• Locate a Canadian approved maintenance organization (AMO) capable of performing the work required or willing to add the ability to their existing capabilities list.
  • Locate a foreign MRO facility that is acceptable within the scope of TCCA’s international agreements.
  • Consider modifying your aircraft with newer equipment through one-off approvals or supplemental type certificates (STC).
  • Contact TCCA to discuss other possibilities as a last resort.

When you have exhausted all domestic options and begin to look at foreign sources, you will find that TCCA doesn’t currently have any Foreign Approved Maintenance Organizations (FAMO) outside of the current international agreements. Therefore, a search in this genre should start and end within the current list of countries with which Canada has developed agreements. Companies within the scope of the agreements must also have CAR 573 approval, unless they are Federal Aviation Administration (FAA)-approved repair stations. The bilateral agreement between Canada and the United States is different from the agreements with the European Aviation Safety Agency (EASA) and other countries in this regard. In fact, each agreement is different, which means that you must familiarize yourself with the details of the relevant agreement before doing business in that country.

Another common misconception is that foreign OEMs are automatically granted the ability to maintain their product because it has been approved for use in Canada. The distinction between manufacturing and maintenance approvals becomes blurred by the fact that you are dealing directly with an OEM. The person signing the maintenance release assumes complete responsibility for the work performed and the parts used during maintenance under CAR 571.10. Therefore, it is their responsibility to ascertain whether the maintainer of the product is acceptable under the CARs. The origin, condition and supporting documentation that accompanied the product must be evaluated prior to deciding whether or not you will install it on an aircraft. This holds true even if you’re releasing an aircraft with your Aircraft Certification Authority (ACA) approval granted by an AMO. In this particular situation, you must be certain that the MRO side of the OEM has received Canadian approval to maintain the product and that they certify it in accordance with the terms of the applicable international agreement.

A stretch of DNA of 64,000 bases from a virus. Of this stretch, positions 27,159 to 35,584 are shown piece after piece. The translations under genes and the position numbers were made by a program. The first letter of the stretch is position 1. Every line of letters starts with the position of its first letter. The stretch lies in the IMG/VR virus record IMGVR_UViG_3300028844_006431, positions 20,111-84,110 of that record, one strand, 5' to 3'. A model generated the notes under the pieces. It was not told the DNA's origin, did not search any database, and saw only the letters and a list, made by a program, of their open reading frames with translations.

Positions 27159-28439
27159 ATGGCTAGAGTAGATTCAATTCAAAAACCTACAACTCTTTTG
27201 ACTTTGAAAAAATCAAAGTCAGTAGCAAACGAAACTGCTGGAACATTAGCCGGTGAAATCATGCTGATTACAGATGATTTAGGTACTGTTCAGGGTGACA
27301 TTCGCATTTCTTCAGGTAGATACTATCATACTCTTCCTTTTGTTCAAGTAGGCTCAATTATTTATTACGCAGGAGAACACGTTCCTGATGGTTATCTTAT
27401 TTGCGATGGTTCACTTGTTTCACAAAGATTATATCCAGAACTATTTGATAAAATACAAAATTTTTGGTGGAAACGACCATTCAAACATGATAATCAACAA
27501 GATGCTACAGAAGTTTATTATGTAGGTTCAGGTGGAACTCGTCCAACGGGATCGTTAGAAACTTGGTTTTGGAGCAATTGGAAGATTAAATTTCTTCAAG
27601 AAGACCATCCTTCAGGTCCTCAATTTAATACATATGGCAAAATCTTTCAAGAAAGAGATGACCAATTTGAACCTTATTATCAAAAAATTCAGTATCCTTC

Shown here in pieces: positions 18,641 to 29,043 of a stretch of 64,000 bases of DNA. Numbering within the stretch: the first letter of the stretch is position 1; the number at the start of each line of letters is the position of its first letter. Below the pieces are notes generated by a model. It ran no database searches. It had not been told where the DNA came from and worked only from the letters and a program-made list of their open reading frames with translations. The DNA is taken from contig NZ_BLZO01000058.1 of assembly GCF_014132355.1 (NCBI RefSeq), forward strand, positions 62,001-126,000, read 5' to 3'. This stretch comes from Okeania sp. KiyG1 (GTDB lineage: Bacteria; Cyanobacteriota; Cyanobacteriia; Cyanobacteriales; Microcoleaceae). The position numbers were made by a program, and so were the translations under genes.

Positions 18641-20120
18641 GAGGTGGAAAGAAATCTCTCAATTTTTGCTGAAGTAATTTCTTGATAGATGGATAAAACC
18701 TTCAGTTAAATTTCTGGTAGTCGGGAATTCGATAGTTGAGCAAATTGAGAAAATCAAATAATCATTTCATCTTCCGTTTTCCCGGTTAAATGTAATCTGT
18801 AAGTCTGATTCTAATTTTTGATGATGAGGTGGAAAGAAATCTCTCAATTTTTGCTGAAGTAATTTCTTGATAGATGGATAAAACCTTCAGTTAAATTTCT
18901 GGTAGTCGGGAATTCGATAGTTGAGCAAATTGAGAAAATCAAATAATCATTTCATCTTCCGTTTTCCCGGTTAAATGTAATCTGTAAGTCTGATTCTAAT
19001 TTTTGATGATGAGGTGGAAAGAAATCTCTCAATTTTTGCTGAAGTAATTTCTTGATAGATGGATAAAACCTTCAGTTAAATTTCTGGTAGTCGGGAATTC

Many people believe that simply having a completed Authorized Release Certificate in hand makes the identified part acceptable for installation. In reality, the document must be reviewed closely to ensure that it is completed properly, is actually for the part in question, and has been issued by an acceptable facility. There are many FAA-approved repair stations capable of issuing 8130-3 repair certificates that TCCA does not recognize, simply because they are located outside of the United States. Aeronautical products maintained and certified by these facilities are not acceptable for installation on Canadian aircraft, despite the fact that they have what appears to be acceptable documentation. The reason for this is really quite simple and is explained thoroughly in AN B073, but it bears repeating here. Our bilateral agreement with the United States extends only to the parts of the industry over which the FAA exercises direct oversight. When the FAA enters into an agreement with another country and that country has agreed to perform oversight on behalf of the FAA, the FAA no longer exercises direct oversight with the repair stations located there. The same is true for EASA and any countries with which it has additional agreements.

In reality, the onus is on you to stay abreast of the changes and keep current in your understanding of how to conduct business. It would be convenient if there were a system to throw up red flags anytime changes that affect you and your organization occur, but that just isn’t the case. A keen eye on industry publications will generally assist you in this effort; monthly review of the CARs revisions and international agreements applicable to your operation should do the rest. Only you know where your liabilities lie, and only you can be held accountable in the end for compliance with regulations. You are expected to manage your risk and proactively deal with the challenges of repairing and overhauling your aeronautical products by staying informed.